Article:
Is there someone in your life who is violent or controlling towards you? Have you been sexually assaulted by either a stranger of someone you know? Are you concerned that your child may have been abused or exploited?
If you are looking for assistance with navigating the legal system and understanding your rights as a victim or survivor of domestic abuse or sexual assault, the Boston Police Department’s Family Justice Group and the Family Justice Center (FJC) of Boston can help.
The BPD’s Family Justice Group consists of four units working together to enhance victim safety and improve offender accountability:
Domestic Violence Unit (DVU)
DVU detectives investigate incidents of abuse among intimate partners, people who are dating, or family members. Abuse may include physical violence, threats or intimidation, stalking, harassment, verbal abuse, and other behaviors used by one person to control another. DVU detectives can be reached at (617) 343-4350. In addition, the DVU also has civilian DV advocates assigned to several police stations in the City who can assist survivors with safety planning, crisis intervention, and referrals to community-based resources. To speak with a DV advocate, please call the DVU or contact your local police station.
Sexual Assault Unit (SAU)
Detectives assigned to SAU investigate reported incidents of rape, attempted rape, and indecent assault. SAU works closely with the Boston Area Rape Crisis Center to provide a victim-centered response to sexual-based violence. The Sexual Assault Unit can be reached at (617)343-4400.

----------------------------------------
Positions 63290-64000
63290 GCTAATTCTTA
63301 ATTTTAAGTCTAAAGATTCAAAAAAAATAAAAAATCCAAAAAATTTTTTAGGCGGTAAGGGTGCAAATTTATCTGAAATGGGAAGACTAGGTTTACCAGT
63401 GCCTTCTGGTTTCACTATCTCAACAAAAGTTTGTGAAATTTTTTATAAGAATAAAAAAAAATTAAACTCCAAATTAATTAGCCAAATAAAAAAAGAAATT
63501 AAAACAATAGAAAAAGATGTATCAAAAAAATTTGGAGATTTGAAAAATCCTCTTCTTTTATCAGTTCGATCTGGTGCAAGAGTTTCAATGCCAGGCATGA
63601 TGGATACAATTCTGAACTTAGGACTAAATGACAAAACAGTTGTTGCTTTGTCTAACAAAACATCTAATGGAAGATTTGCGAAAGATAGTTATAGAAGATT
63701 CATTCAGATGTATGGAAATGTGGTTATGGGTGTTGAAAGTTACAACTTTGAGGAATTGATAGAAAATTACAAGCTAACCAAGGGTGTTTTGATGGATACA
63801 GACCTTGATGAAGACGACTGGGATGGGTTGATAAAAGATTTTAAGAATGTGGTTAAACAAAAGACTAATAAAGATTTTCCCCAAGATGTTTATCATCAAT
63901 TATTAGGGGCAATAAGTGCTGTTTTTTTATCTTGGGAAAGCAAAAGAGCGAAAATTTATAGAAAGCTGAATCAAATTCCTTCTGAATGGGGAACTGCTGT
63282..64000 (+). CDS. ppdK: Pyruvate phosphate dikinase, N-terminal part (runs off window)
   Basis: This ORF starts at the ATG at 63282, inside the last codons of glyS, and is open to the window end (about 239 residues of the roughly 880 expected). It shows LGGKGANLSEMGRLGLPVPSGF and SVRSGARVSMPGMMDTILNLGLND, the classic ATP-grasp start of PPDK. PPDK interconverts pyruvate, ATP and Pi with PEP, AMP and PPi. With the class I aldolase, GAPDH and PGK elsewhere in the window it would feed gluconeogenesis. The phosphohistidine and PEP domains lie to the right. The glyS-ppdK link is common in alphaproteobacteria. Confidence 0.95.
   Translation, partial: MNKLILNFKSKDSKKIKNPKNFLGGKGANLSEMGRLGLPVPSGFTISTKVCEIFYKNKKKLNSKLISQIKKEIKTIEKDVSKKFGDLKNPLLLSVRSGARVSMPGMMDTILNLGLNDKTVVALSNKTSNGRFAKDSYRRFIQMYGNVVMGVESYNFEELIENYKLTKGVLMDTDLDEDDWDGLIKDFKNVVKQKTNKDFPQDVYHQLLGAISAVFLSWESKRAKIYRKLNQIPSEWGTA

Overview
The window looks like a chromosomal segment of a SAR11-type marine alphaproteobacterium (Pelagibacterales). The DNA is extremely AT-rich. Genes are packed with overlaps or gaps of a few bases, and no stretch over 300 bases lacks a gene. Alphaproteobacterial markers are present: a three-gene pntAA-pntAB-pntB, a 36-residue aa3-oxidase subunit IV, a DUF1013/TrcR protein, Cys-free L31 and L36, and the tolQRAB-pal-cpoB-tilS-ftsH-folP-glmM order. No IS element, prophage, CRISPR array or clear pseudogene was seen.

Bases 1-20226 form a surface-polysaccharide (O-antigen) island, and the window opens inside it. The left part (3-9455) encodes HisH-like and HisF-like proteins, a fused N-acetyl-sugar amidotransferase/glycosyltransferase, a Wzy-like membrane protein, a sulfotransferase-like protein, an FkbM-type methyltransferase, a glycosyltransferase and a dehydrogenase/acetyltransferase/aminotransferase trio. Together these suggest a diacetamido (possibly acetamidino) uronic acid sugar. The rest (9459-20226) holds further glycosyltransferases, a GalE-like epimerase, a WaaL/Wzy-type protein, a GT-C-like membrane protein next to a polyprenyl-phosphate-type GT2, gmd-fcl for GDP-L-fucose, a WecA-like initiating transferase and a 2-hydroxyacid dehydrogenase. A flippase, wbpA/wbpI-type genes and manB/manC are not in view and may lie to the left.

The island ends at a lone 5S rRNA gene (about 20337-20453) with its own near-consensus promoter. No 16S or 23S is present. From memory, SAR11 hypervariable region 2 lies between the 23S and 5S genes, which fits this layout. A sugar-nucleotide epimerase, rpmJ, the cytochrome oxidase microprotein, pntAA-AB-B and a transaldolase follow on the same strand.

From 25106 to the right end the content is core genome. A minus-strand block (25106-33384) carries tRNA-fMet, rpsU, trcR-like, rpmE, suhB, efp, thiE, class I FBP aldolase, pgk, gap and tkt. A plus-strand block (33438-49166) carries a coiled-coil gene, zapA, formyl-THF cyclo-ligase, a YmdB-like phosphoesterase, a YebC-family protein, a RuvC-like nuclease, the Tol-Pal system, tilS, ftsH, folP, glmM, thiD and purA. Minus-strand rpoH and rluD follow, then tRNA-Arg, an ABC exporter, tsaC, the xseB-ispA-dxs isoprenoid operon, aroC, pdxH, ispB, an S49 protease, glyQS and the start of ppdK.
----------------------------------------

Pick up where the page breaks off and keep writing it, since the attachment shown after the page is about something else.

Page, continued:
Crimes Against Children Unit (CACU)
CACU investigates reported incidents of physical and sexual abuse of children, as well as crimes involving child pornography and internet enticement of minors. CACU detectives can be reached at (617) 343-6183.
Human Trafficking Unit (HTU)
HTU detectives work with the MA State Police and the FBI to investigate alleged crimes in which a person or group of persons uses force, fraud, or coercion to obtain or maintain a person in service, labor, or commercial sexual exploitation. HTU detectives can be reached at (617)343-6533.
These four units of dedicated investigators are housed within the Dee Kennedy Family Justice Center (FJC) of Boston, a program of the Boston Public Health Commission. The FJC partners with the Boston Police Department and several local victim service organizations to assist both adult and minor survivors of abuse, neglect, and exploitation. Among the organizations partnering with the BPD and FJC include:
- Asian Task Force Against Domestic Violence